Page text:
A diplomatic feud between Rwanda and Uganda has stopped most cross-border movements between the two countries, a situation that has had a huge impact on the daily lives of families in both countries.
A dispute between the two neighboring countries seethed in the last two years, but seems to escalate when Rwanda closed its borders on Wednesday.
Both countries have exchanged allegations about mutual interference.
Officially, the Rwandan government says the border is open, but many people trying to cross the country can not.
Who is affected?
The impact of borderline disturbances is extremely personal to local communities.
I met a young man from Uganda – Deo Hategeka – who expressed his anger and frustration that his ability to make a living had been interrupted by the border dispute.
He usually earns just over $ 5 a day and works as a taxi driver who transports passengers across the border.
Another Ugandan dealer, Bedia Nizeyimana, who runs a business on the border, says his business is in trouble.
A warning from the Rwandan government to citizens not to travel to Uganda does not mean anything to traders.
Ugandans are also reluctant to make the crossing because of the tension.
Other low-skilled workers who depend on daily wages, such as carriers, foreign exchange traders and Rwandan workers, are inactive.
There is also the topic of food.
Rwandans whom I met, who lived right on the border, told me they were buying basic foods like potatoes, tomatoes and fruits at the closed Cyanika border post.
Now they have to sneak through illegal channels or create new shortcuts to bypass Rwandan security officials for fear of arrest.
Many also commute to Uganda to gain access to healthcare or education. These institutions report falling numbers.
A key feature of border towns are the big market days, most of which are on the Ugandan side of the border.
The activities in these markets have come to a standstill without the customers in Rwanda.
Larger companies are also affected.
Trucks carrying goods to Rwanda and other neighboring countries such as Burundi and the Democratic Republic of the Congo were either stopped at some border crossings, were delayed or had to use the much longer route via the Mirama Hills crossing.
Loud latest World Bank data from 2017Rwanda was Uganda's fifth largest export market, selling goods valued at around $ 180 million. Rwanda has now exported $ 10 million to Uganda.
The authorities in Uganda are calling for trade to return to normal.
Rwandan Foreign Minister Richard Sezibera told the press this week that the government in Kigali is making every effort to ensure that its citizens are not faced with bottlenecks or price increases.
What is behind it?
Ugandan President Yoweri Museveni and his Rwandan counterpart Paul Kagame are closely linked.
They helped each other to come to power through rebellions.
President Kagame and other members of his patriotic front in Rwanda fought alongside Mr Museveni in the 1980s. In return, he supported their fight in the 1990s.
There were also strong family and business relationships between the political and security leadership of both countries.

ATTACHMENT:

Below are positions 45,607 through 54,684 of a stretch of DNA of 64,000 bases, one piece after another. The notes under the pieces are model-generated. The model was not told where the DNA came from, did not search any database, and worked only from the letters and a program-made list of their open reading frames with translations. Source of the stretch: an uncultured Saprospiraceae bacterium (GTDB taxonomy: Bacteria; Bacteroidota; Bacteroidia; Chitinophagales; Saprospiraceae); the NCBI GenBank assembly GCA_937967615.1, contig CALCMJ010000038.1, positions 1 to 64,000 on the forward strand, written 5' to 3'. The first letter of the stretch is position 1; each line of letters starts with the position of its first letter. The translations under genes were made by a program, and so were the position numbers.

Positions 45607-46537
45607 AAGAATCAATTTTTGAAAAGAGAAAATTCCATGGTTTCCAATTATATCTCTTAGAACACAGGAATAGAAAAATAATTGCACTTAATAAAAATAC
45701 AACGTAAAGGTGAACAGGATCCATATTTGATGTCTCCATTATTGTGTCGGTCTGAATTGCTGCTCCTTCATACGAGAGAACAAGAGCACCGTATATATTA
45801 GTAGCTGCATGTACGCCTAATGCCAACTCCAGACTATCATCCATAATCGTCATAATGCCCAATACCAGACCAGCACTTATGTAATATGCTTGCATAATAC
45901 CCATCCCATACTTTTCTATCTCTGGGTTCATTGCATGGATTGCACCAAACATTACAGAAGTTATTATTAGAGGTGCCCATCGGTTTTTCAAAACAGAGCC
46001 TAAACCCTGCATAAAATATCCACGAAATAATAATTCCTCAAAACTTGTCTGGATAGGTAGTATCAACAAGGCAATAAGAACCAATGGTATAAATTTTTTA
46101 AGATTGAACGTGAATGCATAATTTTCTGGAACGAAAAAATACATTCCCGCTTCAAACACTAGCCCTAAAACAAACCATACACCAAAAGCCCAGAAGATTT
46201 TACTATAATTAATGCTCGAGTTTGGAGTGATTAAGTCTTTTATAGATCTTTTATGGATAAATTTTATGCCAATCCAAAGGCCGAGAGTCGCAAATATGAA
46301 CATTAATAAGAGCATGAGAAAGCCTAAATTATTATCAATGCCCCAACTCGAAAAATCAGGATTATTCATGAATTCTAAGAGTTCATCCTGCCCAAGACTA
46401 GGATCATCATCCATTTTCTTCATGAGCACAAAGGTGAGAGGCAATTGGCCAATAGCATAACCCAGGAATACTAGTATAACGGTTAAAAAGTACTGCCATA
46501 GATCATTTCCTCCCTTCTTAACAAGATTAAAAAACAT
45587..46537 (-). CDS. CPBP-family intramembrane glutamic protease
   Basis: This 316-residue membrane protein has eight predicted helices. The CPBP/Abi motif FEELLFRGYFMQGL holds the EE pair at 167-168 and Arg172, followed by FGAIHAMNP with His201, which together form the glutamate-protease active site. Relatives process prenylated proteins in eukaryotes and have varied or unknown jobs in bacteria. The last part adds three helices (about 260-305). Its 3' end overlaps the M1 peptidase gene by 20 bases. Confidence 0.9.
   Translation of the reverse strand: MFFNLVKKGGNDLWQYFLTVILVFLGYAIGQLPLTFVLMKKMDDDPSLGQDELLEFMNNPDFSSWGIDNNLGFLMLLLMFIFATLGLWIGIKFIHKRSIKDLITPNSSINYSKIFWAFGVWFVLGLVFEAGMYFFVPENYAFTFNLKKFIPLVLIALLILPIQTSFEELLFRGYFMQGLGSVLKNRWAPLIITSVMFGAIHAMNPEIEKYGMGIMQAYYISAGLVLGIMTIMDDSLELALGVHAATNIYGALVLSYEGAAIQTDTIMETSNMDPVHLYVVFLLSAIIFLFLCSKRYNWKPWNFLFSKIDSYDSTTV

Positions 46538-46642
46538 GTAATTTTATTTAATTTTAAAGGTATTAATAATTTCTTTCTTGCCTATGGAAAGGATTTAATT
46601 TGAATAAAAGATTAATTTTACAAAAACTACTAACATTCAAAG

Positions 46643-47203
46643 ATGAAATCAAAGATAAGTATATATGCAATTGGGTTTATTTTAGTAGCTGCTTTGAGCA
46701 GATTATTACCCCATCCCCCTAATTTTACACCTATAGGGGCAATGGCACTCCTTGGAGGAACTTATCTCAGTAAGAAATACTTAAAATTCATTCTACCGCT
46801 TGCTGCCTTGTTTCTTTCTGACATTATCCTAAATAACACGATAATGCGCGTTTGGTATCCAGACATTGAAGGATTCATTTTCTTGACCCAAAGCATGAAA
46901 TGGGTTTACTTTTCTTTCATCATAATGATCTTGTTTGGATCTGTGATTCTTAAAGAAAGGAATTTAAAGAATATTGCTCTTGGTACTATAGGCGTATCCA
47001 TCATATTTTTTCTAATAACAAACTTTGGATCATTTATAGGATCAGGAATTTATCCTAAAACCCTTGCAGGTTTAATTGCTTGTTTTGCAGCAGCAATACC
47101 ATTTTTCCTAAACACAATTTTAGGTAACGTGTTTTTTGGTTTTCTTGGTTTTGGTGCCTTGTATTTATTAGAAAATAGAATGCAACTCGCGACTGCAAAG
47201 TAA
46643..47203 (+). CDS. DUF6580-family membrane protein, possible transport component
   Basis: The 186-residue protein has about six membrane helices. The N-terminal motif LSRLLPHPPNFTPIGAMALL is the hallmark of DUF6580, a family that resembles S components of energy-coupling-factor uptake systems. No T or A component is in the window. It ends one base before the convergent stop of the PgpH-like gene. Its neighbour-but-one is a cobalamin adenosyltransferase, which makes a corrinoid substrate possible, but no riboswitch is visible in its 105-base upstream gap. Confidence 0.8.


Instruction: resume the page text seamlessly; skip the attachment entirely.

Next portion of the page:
However, they have failed over the years, including military clashes during the 1990s war in the Democratic Republic of the Congo, when the two countries supported rival rebel groups seeking to overthrow President Laurent Kabila.
In the past week, when the first trucks were prevented from reaching Rwanda, the Rwandan government issued a statement stating that this was due to construction on the busy border post at Katuna or Gatuna, as it is called in Rwanda, due.
But that did not explain why other crossings were affected.
It soon turned out that there were deeper grievances.
Rwanda says it has warned its nationals not to enter Uganda because some of its citizens have been arrested and in some cases tortured and then deported without consular assistance or due process.
It is said that since January 2018 more than 900 Rwandans have been deported and 106 are in custody.
Mr Sezibera has accused Uganda of supporting rebel groups who have tried to topple the government in Kigali.
What does Uganda say?
Uganda has dismissed the allegations from Rwanda as wrong.
The government has made no particular complaints against Rwanda, although there is speculation in the Ugandan press that Rwanda has been trying to infiltrate Uganda's security apparatus.
A prominent case is that of Gen Kale Kayihura, who served as Ugandan police chief for more than a decade.
He was arrested in June of last year and later charged with nine other charges, including high-ranking police officers, a Rwandan officer and a Congolese citizen who supported and supported the kidnapping and repatriation of Rwandan citizens.
All persons deny the allegations.
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There were also cases where Rwandan citizens were arrested and deported from Uganda after being accused of espionage.
One of the best-known incidents was Annie Tabura, who served as general sales and distribution manager for the telecommunications company MTN Uganda.
Ms. Tabura was arrested and deported in January after she was accused of undermining Uganda's security.
The Ugandan authorities say that all detainees or deportees have been subjected to due justice.
Rwanda's foreign minister said on Monday his country was not interested in interfering in Uganda's internal affairs.
Will it affect other countries?
At the moment, lorries from other countries can cross the border, but there are delays and possibly additional costs to reach their final destination.
On the main road that led to Rwanda, there were significantly fewer trucks and trailers. This may indicate that exporters are waiting for things to return to normal before sending more cargo towards the border.
The biggest impact for now will be on Ugandan companies that were unable to sell goods to Rwandans and Rwandans who have no access to food, education and health care in Uganda.